It feels blasphemous to admit that I didn’t buy into Giving Tuesday.  I’m certain this admission will count against me in the do-gooders tally.  On Giving Tuesday, I silently floated through the day afraid to admit my concerns.  It was only after a glass of wine with a close friend that I opened the conversation and admitted my skepticism.

1.  It didn’t connect.

On the back-end:  Being in the industry, I was offered an opportunity to participate in the local planning.  When I happened to be on vacation that day, asking to be kept in the loop, the reply was “check out the website”.  Which website is still a mystery to me.

On the user experience:  A hashtag doesn’t make me give, a relationship does.  The entire experience smelled of a slick “let’s add another day of fundraising” campaign versus an actual attempt to share stories of impact.

A favorite policy organization and magazine sent me a Giving Tuesday email appeal, I wondered…really?  Do you get to use #givingtuesday?  Policy?  Are we letting everyone in?  If so, is there still value?

2.  It used the model it professed to abhor.

By slotting Giving Tuesday right after the shopping holidays, Giving Tuesday gave legitimacy to those holidays.  The facade was chanting don’t buy, don’t shop…give.  But it used the existing structure of Black & Cyber.  Instead of taking away credibility, it adds to it.  Now we have a five day chunk – from Thanksgiving to Giving Tuesday – of stuff “to do”.

3.  It would benefit from a cultural perspective.

Thanksgiving in the United States, in its unique timing, opens the holiday season.  We feel the thanks, the giving, and the gratitude.  From Halloween through Thanksgiving, that feeling of gratitude ramps up.  Once complete, the doors open to Black Friday and Cyber Monday, while some will bemoan their existence, I actually see their effect of allowing us to get straight into the holiday spirit.   That spirit is what, once shopping ceases, settles into the homes and the hearts.  In that context, perhaps Giving Tuesday is right timed – taking advantage of both the left over Thanks and the upcoming Giving.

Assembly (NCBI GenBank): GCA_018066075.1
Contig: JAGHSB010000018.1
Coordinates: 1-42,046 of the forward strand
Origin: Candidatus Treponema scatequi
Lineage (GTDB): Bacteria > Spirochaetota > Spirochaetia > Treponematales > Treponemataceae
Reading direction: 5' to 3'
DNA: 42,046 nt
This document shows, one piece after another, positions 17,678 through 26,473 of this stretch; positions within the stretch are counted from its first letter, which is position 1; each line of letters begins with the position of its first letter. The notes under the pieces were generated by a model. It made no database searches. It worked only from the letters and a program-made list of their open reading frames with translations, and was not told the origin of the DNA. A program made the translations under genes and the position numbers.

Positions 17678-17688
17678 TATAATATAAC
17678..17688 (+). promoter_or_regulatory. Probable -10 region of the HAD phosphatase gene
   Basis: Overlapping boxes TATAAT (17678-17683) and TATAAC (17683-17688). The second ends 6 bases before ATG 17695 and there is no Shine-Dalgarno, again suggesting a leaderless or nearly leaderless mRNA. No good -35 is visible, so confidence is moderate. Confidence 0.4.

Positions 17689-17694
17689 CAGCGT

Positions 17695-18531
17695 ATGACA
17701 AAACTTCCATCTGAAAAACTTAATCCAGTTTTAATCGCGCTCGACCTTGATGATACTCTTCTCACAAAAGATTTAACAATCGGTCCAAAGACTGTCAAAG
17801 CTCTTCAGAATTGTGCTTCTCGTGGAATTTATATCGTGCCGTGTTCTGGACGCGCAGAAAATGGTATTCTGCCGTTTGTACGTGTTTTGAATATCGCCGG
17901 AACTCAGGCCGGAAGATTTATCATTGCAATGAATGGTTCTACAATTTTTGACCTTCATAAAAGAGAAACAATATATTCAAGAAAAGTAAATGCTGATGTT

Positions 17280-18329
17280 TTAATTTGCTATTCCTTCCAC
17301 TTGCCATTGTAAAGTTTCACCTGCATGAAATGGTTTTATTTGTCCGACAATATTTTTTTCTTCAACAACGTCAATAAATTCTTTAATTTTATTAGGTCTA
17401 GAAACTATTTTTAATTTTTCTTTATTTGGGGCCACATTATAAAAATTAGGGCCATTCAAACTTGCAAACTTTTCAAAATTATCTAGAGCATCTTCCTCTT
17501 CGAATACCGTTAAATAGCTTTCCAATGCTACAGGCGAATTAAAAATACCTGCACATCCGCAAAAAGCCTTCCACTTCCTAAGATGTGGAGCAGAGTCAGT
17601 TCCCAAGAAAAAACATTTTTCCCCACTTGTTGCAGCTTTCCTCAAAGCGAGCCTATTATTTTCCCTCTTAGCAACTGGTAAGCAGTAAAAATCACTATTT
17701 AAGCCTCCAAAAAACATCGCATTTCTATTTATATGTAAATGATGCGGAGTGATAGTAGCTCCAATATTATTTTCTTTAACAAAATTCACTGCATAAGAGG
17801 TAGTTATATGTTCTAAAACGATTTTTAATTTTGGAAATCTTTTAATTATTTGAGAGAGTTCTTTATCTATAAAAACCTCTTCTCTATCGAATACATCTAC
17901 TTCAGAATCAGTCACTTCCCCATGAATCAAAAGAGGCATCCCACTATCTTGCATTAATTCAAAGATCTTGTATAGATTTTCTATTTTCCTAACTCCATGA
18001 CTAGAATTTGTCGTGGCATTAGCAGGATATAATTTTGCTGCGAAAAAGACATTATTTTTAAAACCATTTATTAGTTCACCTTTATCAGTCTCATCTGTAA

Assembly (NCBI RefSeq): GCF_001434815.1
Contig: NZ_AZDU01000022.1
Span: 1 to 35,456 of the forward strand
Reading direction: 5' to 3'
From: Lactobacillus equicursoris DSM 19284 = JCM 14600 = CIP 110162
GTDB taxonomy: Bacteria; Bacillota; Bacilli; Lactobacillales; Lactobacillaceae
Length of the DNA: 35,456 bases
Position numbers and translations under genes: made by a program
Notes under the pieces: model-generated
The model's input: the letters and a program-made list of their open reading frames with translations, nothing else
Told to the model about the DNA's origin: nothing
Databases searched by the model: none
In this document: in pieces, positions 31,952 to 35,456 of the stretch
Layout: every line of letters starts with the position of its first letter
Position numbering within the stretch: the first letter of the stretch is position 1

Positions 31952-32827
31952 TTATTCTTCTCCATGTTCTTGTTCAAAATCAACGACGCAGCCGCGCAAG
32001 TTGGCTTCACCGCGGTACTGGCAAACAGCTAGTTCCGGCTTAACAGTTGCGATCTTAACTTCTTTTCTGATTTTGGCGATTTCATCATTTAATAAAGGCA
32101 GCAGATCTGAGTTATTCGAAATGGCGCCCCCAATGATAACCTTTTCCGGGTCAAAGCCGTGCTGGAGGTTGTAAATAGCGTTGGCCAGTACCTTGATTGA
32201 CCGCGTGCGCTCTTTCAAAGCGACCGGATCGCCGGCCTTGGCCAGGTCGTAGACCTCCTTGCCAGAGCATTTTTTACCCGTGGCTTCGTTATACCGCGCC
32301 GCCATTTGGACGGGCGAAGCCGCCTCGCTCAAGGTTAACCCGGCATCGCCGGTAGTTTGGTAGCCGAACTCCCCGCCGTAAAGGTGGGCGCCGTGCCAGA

In Canada, I don’t see that connection.  The Thanks happens in October….and then we are hit with Black Friday and Cyber Monday before the Holiday Season really ramps up.  Giving Tuesday, in this context, comes too soon.  Thus, the disconnect.

Upcoming years will yield new learning – Do donors simply move up their year-end gifts or do they actually give twice?  Can organizations bridge the disconnect and use their stories to build on the holiday spirit, or perhaps invoke it?  Can Giving Tuesday better intertwine with Black Friday and Cyber Monday – Could you ask me at the till to donate?  Could I donate my Ebates to an organization?  Can we better intertwine the message of holiday shopping and holiday giving?

For me, it fell flat.  I’m okay with being solo on that.  I’m ready for my penance.

Photo Credit: via Compfight cc

Pin It on Pinterest

Visit Us On TwitterVisit Us On Linkedin